Protecting Against the Rampant Conficker Worm

Businesses worldwide are under attack from a highly infectious computer worm that has infected almost 9 million PCs.

Businesses worldwide are under attack from a highly infectious computer worm that has infected almost 9 million PCs, according to antivirus company F-Secure.

That number has more than tripled over the last four days alone, says F-Secure, leaping from 2.4 million to 8.9 million infected PCs. Once a machine is infected, the worm can download and install additional malware from attacker-controlled Web sites, according to the company. Since that could mean anything from a password stealer to remote control software, a Conflicker-infected PC is essentially under the complete control of the attackers.

According to the Internet Storm Center, which tracks virus infections and Internet attacks, Conficker can spread in three ways.

First, it attacks a vulnerability in the Microsoft Server service. Computers without the October patch can be remotely attacked and taken over.

Second, Conficker can attempt to guess or 'brute force' Administrator passwords used by local networks and spread through network shares.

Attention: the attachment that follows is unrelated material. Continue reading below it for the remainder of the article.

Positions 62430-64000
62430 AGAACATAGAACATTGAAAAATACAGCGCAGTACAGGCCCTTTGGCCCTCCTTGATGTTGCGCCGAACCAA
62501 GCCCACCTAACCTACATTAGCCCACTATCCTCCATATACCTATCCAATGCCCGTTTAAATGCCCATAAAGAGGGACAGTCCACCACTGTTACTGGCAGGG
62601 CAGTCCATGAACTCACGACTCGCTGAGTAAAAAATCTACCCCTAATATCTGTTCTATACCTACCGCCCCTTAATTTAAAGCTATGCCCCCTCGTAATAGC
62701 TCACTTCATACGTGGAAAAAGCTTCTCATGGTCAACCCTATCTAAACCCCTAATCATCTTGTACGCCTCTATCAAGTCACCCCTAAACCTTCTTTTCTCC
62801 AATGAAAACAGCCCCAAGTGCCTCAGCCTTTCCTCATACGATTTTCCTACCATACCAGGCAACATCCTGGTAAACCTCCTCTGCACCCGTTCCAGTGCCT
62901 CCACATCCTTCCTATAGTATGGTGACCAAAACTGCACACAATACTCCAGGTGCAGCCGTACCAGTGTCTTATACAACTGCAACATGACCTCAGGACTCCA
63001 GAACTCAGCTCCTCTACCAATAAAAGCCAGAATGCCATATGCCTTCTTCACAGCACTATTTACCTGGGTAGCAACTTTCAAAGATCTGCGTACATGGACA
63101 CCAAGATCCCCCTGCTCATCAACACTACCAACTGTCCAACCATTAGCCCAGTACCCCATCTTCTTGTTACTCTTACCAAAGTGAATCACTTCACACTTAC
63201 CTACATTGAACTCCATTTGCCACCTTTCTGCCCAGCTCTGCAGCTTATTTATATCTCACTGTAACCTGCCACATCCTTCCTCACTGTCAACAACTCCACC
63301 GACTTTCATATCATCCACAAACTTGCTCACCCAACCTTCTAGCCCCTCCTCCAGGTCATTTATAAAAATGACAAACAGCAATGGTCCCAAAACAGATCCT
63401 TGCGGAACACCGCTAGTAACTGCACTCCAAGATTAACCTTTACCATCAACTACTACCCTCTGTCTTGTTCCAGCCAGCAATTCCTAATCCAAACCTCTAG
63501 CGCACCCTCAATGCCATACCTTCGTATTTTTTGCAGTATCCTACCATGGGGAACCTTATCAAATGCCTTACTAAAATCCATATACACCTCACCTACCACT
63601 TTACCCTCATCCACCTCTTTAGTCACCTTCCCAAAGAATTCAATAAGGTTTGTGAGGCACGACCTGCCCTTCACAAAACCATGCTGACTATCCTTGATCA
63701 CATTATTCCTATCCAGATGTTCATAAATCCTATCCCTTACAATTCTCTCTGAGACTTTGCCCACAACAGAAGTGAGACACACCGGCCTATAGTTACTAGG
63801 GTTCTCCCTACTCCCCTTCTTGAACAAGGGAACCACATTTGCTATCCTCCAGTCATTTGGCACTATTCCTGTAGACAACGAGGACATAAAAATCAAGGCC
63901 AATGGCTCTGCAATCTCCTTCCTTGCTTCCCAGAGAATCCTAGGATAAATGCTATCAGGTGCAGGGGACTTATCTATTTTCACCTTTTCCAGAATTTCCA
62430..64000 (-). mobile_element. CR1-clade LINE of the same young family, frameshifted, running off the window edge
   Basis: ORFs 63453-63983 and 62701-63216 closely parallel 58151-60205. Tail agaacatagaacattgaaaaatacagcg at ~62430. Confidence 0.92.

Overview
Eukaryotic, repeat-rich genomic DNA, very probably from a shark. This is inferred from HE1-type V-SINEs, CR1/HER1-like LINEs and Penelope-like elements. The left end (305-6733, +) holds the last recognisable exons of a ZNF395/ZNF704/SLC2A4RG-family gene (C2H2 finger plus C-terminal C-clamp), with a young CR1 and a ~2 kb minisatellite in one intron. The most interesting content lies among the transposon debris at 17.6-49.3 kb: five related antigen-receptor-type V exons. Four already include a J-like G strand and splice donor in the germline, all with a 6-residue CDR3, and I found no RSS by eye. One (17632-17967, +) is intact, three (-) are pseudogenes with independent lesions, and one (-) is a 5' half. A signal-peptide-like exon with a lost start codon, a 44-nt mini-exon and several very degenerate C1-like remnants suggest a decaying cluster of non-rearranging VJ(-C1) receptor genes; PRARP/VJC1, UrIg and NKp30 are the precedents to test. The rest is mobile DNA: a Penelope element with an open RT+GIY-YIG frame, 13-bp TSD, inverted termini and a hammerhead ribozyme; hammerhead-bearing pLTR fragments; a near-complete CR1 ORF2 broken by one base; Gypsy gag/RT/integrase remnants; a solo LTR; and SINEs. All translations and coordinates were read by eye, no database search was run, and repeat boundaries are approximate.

And third, the worm infects removable devices and network shares with an autorun file that executes as soon as a USB drive or other infected device is connected to a victim PC.

Conficker and other worms are typically of most concern to businesses that don't regularly update the desktops and servers in their networks. Once one computer in a network is infected, it often has ready access to other vulnerable computers in that network and can spread rapidly.

Home computers, on the other hand, are usually protected by a firewall and are less at risk. However, a home network can suffer as well. For example, a laptop might pick up the worm from a company network and launch attacks at home.

The most critical and obvious protection is to make sure the Microsoft patch is applied. Network administrators can also use a blocklist provided by F-Secure to try and stop the worm's attempts to connect to Web sites.

And finally, you can disable Autorun so that a PC won't suffer automatic attack from an infected USB drive or other removable media when it's connected. The Internet Storm Center links to one method for doing so at http://nick.brown.free.fr/blog/2007/10/memory-stick-worms.html, but the instructions involve changing the Windows registry and should only be attempted by administrators or tech experts. Comments under those instructions also list other potential methods for disabling autorun.

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Erik Larkin

PC World (US online)
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